Every morning at 6:00 am two middle-aged men exercise to Insanity in front of a big screen in a children's classroom at Emmanuel Enid. My friend and I do sometimes feel insane jumping up-and-down, running in circles, and performing the various exercises, particularly since the professionals in the video are mostly in their twenties.. During this morning's video workout, the Insanity leader said, "I sometimes ask myself, 'Why do I push myself so hard?' Answer: I want to look good!" I appreciated the leader's honesty. His desire to look good drives him to push hard in exercise. That is certainly not my reason for exercise. I just want to be able to bend over without hearing a snap, crackle or pop. Regardless, his comment "I want to look good" got me to thinking about the subject of internal motivation.
Motives for Christian leaders are tricky things to evaluate. The way we talk has become so spiritualized we've lost our connection with reality. We speak about "God moving" when in reality we are manipulating. We assume that what we do is all of God and refuse to pause to evaluate whether what we do is more about us. We push because we wish to shape perceptions and 'look good' in the eyes of others, but we dare not admit this. We are conditioned to hide behind God-talk instead of transparency. When's the last time you ever heard a pastor say from the platform, "I am pushing hard for us to have big crowds in church and more money in the offering because I want to look good to you and feel good about myself!" I would find that refreshing and not near as repulsive as the spiritualization of Christian ministry.
My father is a very gifted teacher. He spoke to our church staff this week on John 10:10 where Jesus said, "I have come that you might have life and have life more abundantly." The word life (zoe) is defined by Strong's Lexicon as "the state of one who is possessed with vitality." My father said that the source for our vitality in life is to be found in Jesus Christ. He pointed out that in Christ there is (1). unconditional love, and (2). a Person who cares that you exist. Your source for life should come from Him.
As he spoke my mind flashed to the 200 letters left behind by those who committed sucide in Tulsa during my tenure as Tulsa Police Chaplain. I keep them in a file in my office. Every letter reveals a desperation that led to death because of something the writer did not believe and something the writer did believe. First, the suicidal person did not believe he or she was deserving of love and acceptance, and second, the suicidal person believed nobody cared whether they lived or died. Most people who ended their lives experienced a 'trigger'--something that led them to snap. The trigger was either the loss of a job, an end to a relationship, an exposure of a secret addiction, a diagnosis of a physical disease, or some other 'loss.'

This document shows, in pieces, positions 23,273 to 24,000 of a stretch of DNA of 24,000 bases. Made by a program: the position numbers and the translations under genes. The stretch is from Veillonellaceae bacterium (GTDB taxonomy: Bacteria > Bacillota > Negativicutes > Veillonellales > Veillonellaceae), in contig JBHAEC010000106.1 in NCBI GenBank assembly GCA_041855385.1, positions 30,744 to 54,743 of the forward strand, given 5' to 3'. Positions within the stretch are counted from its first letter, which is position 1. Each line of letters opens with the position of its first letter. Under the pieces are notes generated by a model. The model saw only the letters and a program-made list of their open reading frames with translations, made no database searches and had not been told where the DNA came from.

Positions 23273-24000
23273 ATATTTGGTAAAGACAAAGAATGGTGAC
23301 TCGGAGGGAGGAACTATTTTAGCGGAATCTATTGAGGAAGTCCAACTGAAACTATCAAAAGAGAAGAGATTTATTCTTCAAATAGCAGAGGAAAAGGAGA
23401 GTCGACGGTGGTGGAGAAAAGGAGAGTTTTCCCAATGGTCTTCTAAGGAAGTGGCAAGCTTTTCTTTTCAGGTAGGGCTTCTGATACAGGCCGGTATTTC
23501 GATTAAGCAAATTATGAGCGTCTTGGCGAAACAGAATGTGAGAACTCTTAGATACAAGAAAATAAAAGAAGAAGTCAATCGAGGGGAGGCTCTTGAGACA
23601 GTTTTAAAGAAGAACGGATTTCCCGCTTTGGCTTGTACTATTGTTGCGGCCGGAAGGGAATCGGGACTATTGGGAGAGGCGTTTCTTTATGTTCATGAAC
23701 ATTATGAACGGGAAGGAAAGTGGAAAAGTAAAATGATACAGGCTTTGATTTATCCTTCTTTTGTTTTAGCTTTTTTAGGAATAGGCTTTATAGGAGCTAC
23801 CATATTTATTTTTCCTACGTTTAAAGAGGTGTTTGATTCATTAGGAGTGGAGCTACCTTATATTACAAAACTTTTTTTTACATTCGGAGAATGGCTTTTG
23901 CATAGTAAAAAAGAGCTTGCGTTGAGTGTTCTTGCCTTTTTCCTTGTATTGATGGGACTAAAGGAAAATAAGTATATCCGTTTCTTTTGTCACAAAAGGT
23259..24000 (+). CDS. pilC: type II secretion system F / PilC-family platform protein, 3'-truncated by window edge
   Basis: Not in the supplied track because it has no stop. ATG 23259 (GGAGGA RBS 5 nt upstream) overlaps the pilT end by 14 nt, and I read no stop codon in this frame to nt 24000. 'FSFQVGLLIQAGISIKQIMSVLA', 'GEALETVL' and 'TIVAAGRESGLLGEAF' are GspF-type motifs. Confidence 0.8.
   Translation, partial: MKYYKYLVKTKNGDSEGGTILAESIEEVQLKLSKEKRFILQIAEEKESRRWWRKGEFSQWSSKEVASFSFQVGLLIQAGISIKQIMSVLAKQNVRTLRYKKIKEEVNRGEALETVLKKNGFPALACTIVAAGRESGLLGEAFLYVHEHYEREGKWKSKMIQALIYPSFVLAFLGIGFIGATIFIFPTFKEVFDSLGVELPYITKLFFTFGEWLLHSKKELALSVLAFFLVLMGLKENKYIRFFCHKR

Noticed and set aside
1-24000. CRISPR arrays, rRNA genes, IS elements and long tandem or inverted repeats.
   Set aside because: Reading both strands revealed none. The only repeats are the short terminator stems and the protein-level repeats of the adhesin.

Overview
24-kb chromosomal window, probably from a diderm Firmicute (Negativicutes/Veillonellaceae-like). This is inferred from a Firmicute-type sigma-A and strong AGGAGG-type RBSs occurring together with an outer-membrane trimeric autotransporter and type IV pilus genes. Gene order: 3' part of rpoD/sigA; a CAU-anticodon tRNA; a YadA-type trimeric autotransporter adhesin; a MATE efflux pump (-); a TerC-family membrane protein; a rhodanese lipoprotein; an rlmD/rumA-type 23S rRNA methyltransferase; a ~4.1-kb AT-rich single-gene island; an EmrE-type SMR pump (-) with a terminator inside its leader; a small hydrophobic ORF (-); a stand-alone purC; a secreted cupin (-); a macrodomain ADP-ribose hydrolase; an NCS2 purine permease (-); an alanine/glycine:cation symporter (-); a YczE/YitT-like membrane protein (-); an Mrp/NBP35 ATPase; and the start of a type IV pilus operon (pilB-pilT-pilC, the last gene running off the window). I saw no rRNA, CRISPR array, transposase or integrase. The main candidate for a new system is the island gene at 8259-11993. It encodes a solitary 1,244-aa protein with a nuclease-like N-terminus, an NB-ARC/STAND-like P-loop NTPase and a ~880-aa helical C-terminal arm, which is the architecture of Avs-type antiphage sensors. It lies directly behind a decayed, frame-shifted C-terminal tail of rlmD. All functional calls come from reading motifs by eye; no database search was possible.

Their source of life was lost.
Jesus came to give us life and to ensure that we do not depend upon anything else for our inner vitality. The exercise professional who draws his life from the acceptance of people when he "looks good" will one day need another source for his acceptance. The athlete who loves the limelight but no longer hears the cheers will one day need another source for his feelings of being appreciated. The businessman who requires cash flow and more capital to feel worthy will one day need another source for his sense of worth and value. Jesus came that we might find life in Him.
Here's the problem with church work. Too many pastors tie an umblical cord to ministry and suck their life from it. Too many Christian leaders need ministry. It's not just a job, its their life. If a Christian pastor thinks himself more important than a Christian plumber, he is drawing his life from what he does and not who he is. If a pastor feels value, worth and security when doing ministry but on the other hand he feels valueless, worthless, and insecure when not doing ministry, then he is drawing his life from ministry and not Christ. If a Christian pastor controls, manipulates and angrily takes 'authority' over other Christians in order to control perceptions about his ministry, then that pastor is finding his source and security in what he does rather than who he is.
In short, the source of your life apart from Christ becomes your sacrosanct possession. Nobody better mess with it. Nobody better question it. Nobody better criticize it. Nobody better threaten it. Nobody better disagree with it. Nobody better challenge it. Nobody better touch it. Nobody better hurt it. Nobody better say anything that causes people to question its value, purpose or benefits. Why? Because you die without it. Authoritarian, controlling, manipulative, pushy pastors can be better understood when we see the basis for such behavior: they are drawing their source of life from ministry and not from Christ. We only enable Christian leaders to continue down their path of personal destruction by keeping silent when pastors replace Christ with the church.
I suggest the greatest tool in God's shed for reminding Christian leaders that our source of life is to be found in Christ and not what we do is the Internet. It cuts the umblical cord that ties pastors to idolatrous ministry.